Common ground question


#1

I have a developer on the team who is trying to start his own business. As a result, he spends a good amount of time with the app he’s developing. He is a student of “lean startup” and is now opening trying to advise that we no longer use UX and prototyping (I use paper/Balsamiq/Axure RP) but rather start directly developing the apps for feedback. I’ve tried to explain the differences between a lean startup environment and one such as our (Department of Defense) but he doesn’t want to budge.

Any ideas on how I can help him understand how critical UX and prototyping can be to the success of a project?


#2

Johnathan Swift’s quip that “Reasoning will never make a Man correct an ill Opinion, which by Reasoning he never acquired” applies perfectly here. You’re unlikely to be able to make any argument to him that will show that he is wrong, and trying to do so might be banging your head against the wall.

Is he the one with the power to implement that decision? If not, your best bet will be to head him off at the pass and get in the ear of the person who does have that power before he does.

It’s an unfortunately but real truth that we often have to play politics in our jobs. This appears to be one of those times when you’re forced into that realm.


#3

Agreed. I think you’re right. Still, I’d like to be able to find some kind of common ground with him. I’ve studied lean start up, and some of the core principles are there. Both recognize the value in testing, early and often. Gathering data plays a critical role. I even tried to give him copies of a few books (Think First, Rocket Surgery…) but he wasn’t interested.

Maybe the best thing I can do is educate myself on the methodology and make sure I’m prepared well when it’s brought up in conversation.

Thanks for the advice!


#4

UGH, I hear your frustration. While I get Doug’s point about politics, I think there are some pieces of information that could help you.

One of the worst misuses of the Lean Startup concepts is skipping straight to building something in code. I think the catchphrase of the Build, Measure, Learn loop throws people off, because they think they need to begin with building something. In reality, Eric Ries actually suggests starting with a period of getting out of the building to talk to people and confirming that they have a “significant problem worth solving” (which is UX research…that quote is from page 88 of Lean Startup - Show your colleague!) It’s after this first step that you’re supposed to leap into the Build, Measure, Learn loop, and even still, the goal is to get through the entire cycle of learning as fast as possible, not just building something as fast as possible. This is a big semantic, but the focus on working code is a tenet of the Agile development process, which isn’t actually the same thing as Lean Startup.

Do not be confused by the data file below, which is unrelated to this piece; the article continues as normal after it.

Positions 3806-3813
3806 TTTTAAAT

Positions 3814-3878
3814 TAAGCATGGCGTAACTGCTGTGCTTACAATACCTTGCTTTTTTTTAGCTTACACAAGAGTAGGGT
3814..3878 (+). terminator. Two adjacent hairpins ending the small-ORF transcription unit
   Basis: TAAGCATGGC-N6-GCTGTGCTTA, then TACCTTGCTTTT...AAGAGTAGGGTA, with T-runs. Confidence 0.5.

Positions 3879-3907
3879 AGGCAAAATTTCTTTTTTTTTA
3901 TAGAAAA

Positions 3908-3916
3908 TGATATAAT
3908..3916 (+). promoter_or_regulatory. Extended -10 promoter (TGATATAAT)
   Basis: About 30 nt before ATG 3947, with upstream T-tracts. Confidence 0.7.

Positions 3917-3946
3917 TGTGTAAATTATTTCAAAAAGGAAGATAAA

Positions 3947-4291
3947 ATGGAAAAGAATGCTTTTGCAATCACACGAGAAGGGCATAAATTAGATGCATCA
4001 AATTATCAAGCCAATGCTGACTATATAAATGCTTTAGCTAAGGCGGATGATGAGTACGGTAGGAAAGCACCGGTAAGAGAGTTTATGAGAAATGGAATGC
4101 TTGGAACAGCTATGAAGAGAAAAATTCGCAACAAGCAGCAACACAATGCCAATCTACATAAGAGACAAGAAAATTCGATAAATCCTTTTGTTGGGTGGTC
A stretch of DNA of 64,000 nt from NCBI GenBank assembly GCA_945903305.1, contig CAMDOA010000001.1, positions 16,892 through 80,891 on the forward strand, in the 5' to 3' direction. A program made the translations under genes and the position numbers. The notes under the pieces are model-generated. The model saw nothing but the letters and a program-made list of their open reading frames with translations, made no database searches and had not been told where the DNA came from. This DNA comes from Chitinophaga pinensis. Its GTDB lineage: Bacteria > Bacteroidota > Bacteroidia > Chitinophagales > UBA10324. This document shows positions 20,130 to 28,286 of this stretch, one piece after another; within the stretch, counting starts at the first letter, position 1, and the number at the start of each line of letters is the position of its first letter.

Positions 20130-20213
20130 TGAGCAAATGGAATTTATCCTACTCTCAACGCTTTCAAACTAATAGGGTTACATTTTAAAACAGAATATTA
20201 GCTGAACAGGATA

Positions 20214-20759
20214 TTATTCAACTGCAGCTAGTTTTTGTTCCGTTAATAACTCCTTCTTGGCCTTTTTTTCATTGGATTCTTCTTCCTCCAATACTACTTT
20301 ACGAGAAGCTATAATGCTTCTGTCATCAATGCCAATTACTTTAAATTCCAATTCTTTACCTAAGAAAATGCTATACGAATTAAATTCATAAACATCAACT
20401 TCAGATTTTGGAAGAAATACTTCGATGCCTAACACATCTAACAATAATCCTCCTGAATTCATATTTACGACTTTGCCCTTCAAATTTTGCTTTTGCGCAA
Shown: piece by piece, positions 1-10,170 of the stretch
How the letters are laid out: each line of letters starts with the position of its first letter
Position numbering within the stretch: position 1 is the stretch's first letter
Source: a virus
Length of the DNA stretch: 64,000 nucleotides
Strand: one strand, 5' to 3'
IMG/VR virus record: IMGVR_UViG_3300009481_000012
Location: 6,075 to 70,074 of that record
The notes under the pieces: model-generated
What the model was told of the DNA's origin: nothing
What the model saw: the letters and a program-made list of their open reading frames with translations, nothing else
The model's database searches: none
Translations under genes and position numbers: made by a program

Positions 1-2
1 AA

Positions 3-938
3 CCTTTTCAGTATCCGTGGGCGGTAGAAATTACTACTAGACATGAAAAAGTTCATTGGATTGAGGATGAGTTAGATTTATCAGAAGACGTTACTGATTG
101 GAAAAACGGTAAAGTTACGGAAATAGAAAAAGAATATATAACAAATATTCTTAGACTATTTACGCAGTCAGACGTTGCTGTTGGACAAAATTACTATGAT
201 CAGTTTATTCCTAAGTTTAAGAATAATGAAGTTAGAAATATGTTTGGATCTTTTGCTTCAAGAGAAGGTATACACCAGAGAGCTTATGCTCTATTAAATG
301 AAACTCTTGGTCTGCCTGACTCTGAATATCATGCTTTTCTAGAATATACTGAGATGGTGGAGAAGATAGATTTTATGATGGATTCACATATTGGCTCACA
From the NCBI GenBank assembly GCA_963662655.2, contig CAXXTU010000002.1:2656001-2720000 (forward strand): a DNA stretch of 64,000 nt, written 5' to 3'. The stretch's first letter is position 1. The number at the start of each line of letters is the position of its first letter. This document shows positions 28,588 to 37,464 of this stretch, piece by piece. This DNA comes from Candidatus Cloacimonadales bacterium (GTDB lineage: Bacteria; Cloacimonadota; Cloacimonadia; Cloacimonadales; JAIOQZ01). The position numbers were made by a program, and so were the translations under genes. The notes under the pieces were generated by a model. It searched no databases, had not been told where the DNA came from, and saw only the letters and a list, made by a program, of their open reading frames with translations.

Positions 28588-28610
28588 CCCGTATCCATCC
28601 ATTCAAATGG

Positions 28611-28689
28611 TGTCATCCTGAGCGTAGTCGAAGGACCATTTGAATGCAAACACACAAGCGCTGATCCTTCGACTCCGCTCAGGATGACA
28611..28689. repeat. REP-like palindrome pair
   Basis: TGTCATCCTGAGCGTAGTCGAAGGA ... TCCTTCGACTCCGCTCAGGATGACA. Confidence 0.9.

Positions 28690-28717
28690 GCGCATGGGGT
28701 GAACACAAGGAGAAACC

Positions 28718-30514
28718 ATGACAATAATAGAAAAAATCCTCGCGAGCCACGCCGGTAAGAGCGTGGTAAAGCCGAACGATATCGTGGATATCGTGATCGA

To get back to the Lean Startup feedback loop, you’re supposed to begin by building an MVP (minimum viable product), which is whatever you can build with the least amount of effort that allows you to test the the hypothesis, which means it could be anything from a landing page to wireframe to a sketch, as long as you can test your hypothesis out and decide whether to keep on the same path or pivot to a new solution. With this lens, you can argue that you save time when you learn by testing (and possibly pivoting away from) a wireframe rather than a working piece of code. The whole point is to get through the entire learning cycle as fast as possible.

For more reading on this, checkout https://www.agilealliance.org/build-measure-learn-lean-startup/


#5

Also maybe helpful - https://library.gv.com/shortening-the-build-measure-learn-cycle-with-clickable-mockups-c588b173bdf7#.ji3ij2qkr or https://www.cleverism.com/how-build-measure-learn-cycle-really-works/